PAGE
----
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September 17, 2009

Who Do You Follow?

In this post, Megan uncovers how Twitter can influence who you follow (or who follows you) –

Megan WuskeAs we all know, Twitter has gained quite the popularity status. People of all walks of life are tweeting about their business, social life, and day-to-day tasks. Obviously, there are different tastes when it comes to Twitter etiquette (or, as I like to say, Twit-quette) and people’s opinions about what is right or wrong to tweet about. I think we all have been attacked by uncontrollable laughing or caught ourselves rolling our eyes when we saw various tweets. After reading an article on the Social Media Today blog and thinking about my own Twitter use, I realized there are several underlying messages that you portray to your followers when you send out your tweets. (I have I said ‘tweet’ enough yet?!) If you want to reach out to your customers, make business contacts, or network with people in your field you should be conscious about what underlying message your tweets are sending to your followers. I wouldn’t consider myself a seasoned Twitter user per se, but I have gathered a few findings from the tweets that are sent out by the people I follow. For instance –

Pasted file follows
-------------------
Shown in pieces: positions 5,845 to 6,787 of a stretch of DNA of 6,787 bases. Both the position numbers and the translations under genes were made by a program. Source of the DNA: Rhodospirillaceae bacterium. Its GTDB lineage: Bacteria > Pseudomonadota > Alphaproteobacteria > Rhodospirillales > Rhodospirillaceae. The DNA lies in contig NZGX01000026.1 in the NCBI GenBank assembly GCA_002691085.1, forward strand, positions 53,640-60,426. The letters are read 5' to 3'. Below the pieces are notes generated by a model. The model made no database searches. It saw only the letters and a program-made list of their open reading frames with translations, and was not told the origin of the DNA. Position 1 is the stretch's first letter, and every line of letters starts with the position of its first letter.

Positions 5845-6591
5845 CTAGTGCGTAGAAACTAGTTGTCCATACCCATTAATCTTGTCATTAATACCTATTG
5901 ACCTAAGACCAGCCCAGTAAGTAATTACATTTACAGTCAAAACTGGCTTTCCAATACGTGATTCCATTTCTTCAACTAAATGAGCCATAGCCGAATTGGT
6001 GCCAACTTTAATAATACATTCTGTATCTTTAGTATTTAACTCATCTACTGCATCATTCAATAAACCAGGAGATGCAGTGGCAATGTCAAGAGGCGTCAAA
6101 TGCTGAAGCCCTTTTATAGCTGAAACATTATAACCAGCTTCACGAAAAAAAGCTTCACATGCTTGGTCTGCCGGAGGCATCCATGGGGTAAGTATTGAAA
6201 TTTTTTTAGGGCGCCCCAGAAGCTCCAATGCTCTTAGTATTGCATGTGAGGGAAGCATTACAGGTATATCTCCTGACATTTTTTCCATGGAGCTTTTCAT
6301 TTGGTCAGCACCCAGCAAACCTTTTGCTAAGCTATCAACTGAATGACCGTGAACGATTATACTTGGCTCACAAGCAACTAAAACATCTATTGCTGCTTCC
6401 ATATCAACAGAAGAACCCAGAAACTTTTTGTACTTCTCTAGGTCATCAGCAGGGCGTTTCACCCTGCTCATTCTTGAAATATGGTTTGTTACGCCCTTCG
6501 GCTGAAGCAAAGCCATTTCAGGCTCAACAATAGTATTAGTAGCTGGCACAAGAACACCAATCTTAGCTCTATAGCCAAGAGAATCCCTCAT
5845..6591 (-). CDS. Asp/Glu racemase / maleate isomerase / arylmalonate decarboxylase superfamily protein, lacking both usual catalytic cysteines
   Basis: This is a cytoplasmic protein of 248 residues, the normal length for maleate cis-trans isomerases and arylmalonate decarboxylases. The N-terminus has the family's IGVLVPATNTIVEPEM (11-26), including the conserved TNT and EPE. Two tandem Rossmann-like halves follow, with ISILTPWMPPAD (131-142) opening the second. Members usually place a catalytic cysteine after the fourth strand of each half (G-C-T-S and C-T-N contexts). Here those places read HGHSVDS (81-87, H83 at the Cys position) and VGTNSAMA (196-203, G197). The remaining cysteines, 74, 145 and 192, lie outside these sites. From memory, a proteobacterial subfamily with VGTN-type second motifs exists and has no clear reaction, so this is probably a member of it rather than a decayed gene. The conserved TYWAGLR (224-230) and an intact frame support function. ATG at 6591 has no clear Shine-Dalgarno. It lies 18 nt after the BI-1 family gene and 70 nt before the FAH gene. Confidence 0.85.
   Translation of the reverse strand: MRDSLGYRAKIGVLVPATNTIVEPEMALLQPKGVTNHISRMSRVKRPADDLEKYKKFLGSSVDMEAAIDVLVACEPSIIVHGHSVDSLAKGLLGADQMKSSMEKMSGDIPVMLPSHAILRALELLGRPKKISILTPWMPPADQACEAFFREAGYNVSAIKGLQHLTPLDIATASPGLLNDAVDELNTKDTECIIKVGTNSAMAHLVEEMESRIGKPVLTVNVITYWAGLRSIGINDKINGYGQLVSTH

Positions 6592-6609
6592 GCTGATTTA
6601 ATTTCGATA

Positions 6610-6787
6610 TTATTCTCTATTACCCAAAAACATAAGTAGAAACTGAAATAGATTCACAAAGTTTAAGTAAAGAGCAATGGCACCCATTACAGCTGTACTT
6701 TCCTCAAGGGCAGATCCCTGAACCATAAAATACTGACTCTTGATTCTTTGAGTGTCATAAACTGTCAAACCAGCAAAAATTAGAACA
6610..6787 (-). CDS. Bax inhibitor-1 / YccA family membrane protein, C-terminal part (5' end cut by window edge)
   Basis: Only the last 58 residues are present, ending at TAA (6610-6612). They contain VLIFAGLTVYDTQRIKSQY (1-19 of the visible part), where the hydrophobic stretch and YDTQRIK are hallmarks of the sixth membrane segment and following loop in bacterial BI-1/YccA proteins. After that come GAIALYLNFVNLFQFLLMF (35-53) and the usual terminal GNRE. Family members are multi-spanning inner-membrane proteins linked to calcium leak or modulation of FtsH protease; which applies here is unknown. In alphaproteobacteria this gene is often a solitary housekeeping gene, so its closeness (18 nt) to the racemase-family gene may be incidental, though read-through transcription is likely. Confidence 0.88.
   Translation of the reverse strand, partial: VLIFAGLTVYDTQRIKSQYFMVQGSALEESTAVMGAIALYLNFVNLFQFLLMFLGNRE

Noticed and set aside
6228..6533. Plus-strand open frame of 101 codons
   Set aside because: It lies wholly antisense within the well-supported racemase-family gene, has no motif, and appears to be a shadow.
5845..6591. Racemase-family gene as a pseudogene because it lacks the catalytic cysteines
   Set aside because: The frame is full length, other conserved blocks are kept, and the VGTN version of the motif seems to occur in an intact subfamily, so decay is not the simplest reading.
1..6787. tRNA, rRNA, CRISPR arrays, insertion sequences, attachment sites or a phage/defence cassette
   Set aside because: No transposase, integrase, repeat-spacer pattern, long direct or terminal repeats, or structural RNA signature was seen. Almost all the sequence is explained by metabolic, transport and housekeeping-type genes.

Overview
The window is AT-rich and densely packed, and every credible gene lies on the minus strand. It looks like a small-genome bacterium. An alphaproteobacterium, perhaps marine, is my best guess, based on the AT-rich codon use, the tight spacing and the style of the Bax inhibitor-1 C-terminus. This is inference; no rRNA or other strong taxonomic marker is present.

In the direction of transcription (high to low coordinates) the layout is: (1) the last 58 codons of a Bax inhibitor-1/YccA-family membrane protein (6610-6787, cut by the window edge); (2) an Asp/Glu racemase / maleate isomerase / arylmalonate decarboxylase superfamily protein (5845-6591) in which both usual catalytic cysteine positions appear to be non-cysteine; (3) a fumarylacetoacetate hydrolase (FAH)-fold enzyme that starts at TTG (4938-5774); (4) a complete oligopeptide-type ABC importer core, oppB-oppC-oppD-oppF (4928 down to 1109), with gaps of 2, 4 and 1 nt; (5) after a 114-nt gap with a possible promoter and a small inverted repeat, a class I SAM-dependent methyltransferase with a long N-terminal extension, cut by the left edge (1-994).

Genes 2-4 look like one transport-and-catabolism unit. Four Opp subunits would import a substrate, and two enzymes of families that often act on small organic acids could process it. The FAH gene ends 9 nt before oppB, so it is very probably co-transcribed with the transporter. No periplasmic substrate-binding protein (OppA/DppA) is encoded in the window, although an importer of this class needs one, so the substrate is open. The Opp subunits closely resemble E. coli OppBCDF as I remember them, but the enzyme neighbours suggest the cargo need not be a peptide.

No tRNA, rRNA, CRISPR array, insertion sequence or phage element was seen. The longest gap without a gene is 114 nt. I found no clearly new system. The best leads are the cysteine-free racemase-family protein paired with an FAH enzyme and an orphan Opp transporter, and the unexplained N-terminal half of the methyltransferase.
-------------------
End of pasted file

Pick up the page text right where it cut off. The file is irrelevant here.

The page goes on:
There are people who only tweet about their business:

We all know someone like this. They start following you, and you find them interesting at first. Then, after a few days, you realize that they constantly tweet about how their business is the solution to your needs. Every time they tweet it’s like they are trying to sell you a product, and it’s almost like they are a robot.

There are people that mistake public tweets for private messages:
Asking your friend if they want to meet for lunch over Twitter is ok. But, if this conversation goes back and forth, start sending direct messages (DM) to each other. People don’t want to get dragged into a conversation with your friend about what you ate for lunch or who you’re going out on a date with later that night. Although a conversation like this may provide for juicy gossip throughout the work day.

There are people who only send RT’s:

People love hearing your opinion on Twitter, and you’re missing out on the opportunity if you only RT something another person said. If you do RT, make it personal or unique by adding a few words. Individuality is the name of the game.

Don’t get me wrong–there are many people on Twitter that have clever and witty things to say. These are the followers that make Twitter addicting (and the ones you should blame for distraction at work).

What do you think? Are there people you follow on Twitter that make you want to come back for more?